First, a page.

The first printed Swedish music for the guitar was published in 1818 by Friedrich Ludwig Fehr and Johan Carl Müller, two foreign lithographers who had established themselves in Stockholm. This publication was entitled “Verschiedene Tänze und ein Marsch für die Guitarre…” and the music was composed by Fredrik Wilhelm Hildebrand (1785-1830). Hildebrand was German by origin and had been a pupil of Louis Spohr. Before Hildebrand went to Sweden he had by C. F. Peters published a few collections for song and guitar and a “Fantaisie” for solo guitar. He became violin-player at the Swedish “Hofkapelle” in 1816 and took active part in musical life in Stockholm during the 1820s. He published several works for the guitar including a collection of Swedish folksongs, a “Fantaisie lugubre…”, “Six Polonaises pour Violon ou Flûte avec accompagnement de Pianoforte ou Guitarre…” and a pseudo-periodical “Journal för Guitarre”. Some fo these were advertised in newspapers in Uppsala. He also arranged the guitar accompaniment to several collections of music by Bernhard Crusell with texts by Esaias Tegnér, the most prominent Swedish poet at that time.
From 1818 and onwards there was a considerable increase in the import of and advertising about guitar music, tutors, guitars and Roman strings. The 1820 catalogue of Östergrén’s musicshop contained 43 items for the guitar and this kind of material became common in the catalogues of publishers, musicshops and music loan and rental libraries. However the guitar was not a very common instrument in the 1820s as can be seen from a contemporary description by the Swedish composer Otto Lindblad:
One evening in the winter I passed a house from where music and singing could be heard. In the house lived a musical director Liebert Schmidt, who on this occasion had a gathering. I stopped and listened to the sounds until I was almost frozen to ice. I got the opportunity to see the instrument upon which he played – it was a guitar, a rare instrument at this time…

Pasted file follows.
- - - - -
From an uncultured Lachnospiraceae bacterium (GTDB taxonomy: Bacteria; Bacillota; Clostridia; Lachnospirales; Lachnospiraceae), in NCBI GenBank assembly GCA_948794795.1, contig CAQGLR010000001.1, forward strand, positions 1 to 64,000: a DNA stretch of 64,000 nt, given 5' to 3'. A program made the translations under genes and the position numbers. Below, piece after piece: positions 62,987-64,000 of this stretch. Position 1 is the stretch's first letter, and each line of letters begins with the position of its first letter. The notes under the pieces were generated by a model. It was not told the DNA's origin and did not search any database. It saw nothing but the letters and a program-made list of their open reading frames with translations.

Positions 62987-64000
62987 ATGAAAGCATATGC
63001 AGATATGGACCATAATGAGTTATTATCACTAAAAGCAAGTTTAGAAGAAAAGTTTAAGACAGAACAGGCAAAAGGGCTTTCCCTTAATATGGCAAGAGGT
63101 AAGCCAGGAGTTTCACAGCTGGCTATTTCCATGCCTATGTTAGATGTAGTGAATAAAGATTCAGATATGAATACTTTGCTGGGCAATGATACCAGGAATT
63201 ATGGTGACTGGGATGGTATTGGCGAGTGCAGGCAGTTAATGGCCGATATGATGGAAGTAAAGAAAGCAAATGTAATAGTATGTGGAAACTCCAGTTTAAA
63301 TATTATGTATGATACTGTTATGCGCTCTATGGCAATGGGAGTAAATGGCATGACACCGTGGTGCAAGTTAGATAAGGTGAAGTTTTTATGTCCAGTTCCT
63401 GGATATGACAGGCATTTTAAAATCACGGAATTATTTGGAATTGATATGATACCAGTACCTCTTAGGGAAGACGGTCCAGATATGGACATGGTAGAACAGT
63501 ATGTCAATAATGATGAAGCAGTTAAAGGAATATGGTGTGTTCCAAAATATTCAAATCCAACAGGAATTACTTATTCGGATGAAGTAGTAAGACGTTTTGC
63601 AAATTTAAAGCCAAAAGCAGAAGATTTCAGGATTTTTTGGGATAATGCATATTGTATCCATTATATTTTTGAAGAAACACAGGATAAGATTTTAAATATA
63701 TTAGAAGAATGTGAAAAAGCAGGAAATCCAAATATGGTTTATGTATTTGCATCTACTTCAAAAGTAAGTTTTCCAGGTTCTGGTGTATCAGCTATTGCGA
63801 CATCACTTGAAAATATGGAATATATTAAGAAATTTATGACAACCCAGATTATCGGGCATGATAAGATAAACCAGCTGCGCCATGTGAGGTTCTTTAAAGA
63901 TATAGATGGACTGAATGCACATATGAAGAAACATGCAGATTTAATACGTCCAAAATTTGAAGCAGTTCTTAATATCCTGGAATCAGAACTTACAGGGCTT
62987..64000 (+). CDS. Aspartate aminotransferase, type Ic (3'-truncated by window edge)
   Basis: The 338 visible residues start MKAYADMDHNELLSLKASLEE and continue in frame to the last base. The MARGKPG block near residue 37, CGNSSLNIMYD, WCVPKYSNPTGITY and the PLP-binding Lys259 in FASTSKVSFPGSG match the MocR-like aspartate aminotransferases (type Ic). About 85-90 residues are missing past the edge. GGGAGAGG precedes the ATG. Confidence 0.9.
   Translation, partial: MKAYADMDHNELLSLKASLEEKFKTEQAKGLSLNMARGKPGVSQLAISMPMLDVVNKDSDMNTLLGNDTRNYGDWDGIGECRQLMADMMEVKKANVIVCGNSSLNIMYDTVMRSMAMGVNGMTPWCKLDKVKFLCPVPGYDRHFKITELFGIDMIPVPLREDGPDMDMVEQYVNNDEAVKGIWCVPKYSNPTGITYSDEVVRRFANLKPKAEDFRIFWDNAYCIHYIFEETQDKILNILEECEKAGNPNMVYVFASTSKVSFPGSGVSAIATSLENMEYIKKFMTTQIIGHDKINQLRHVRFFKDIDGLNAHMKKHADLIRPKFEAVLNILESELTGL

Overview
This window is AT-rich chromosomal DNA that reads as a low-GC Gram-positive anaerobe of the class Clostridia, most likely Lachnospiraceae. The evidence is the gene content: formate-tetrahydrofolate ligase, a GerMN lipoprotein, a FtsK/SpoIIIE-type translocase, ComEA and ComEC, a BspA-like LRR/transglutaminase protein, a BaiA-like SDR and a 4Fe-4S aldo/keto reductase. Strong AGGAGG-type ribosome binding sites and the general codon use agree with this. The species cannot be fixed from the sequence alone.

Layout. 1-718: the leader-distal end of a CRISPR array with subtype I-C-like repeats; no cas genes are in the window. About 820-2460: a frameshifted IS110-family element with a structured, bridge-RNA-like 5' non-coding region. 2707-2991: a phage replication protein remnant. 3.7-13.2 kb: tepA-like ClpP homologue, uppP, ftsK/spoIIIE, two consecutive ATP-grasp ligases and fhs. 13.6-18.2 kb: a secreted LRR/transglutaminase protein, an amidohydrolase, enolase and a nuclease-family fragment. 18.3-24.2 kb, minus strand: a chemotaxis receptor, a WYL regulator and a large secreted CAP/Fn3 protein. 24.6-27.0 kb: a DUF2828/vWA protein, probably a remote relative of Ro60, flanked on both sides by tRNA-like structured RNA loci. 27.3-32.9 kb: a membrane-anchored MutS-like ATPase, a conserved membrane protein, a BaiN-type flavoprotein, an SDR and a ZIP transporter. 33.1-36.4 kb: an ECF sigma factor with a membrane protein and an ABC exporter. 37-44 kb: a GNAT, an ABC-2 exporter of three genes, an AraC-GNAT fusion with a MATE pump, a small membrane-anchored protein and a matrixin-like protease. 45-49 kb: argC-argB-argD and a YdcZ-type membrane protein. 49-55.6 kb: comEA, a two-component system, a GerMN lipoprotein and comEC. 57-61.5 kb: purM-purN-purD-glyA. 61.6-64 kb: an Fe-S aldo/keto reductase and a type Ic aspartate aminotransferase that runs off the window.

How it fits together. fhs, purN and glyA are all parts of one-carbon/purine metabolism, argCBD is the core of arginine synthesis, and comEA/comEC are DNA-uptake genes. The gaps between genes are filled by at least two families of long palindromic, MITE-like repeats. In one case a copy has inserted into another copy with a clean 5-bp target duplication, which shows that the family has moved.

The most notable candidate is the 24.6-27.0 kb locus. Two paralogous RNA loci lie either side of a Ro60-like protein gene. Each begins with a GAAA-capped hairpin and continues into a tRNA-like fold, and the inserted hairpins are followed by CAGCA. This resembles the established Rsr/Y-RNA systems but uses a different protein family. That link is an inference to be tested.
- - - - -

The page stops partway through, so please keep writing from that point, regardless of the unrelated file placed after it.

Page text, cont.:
Lindblad then tells how he tried to make his own guitar with little success, but evidently the instrument had made a certain impression on him. In 1825 a J. Nystedt in Uppsala offers tuition in “violin, guitar and fortepiano and accompaniment to fortepiano as well as tuning”. Nystedt repeats this advertisement in 1829. In 1828 a guitar is advertised for sale in a newspaper. The next year, 1829, a person (probably a student) advertises that he/she wants to rent a guitar the rest of the semester.
The plucked instruments including the guitar are more common in the inventories (from Gothenburg at least as shown by Berit Ozolins in her dissertation) from 1818 and onwards. Here are a list of guitars in inventories with their values in Riksdaler (Rixdollar):
- 1800 the widow of sergeant And. Hallberg “1 cittra utan strängar 2.-” (1 cister without strings)
- 1800 the town carpenter Fredr. Aug. Rex “1 cittra -.16″ (1 cister)
- 1809 the wholesale merchant Bernh. Wohlfahrt “1 zittra 12.-” (1 cister)
- 1818 the wife of the language master Pierre de Flinne ” 1 gitarr med låda 10.-” (1 guitar with case)
- 1822 the bookeeper Laurentius Tiljander “1 guitarre 40.-” (1 guitar)
- 1824 the wholesale merchant Edv. Ludendorff ” 1 guitarre 10.-” (1 guitar)
- 1826 the wife of the (musical?) instrumentmaker Johan Henrik Daug “2 st guitarrer” (2 guitars)
- 1827 the winemerchant and lieutenant Johan Stuff ” 1 söndrig guitarre 1.16″ (1 broken guitar)
- 1828 the student Magnus Runnerström “1 guitarre med strängar 4.-” (1 guitar with strings)
- 1829 the wholesale merchant Per Backman “1 större luta med fouteral 10.-, 1 mindre luta med fouteral, 1 guitarre (pantsatt) 50.-” (1 big lute with case, 1 one smaller lute with case and 1 guitar pledged)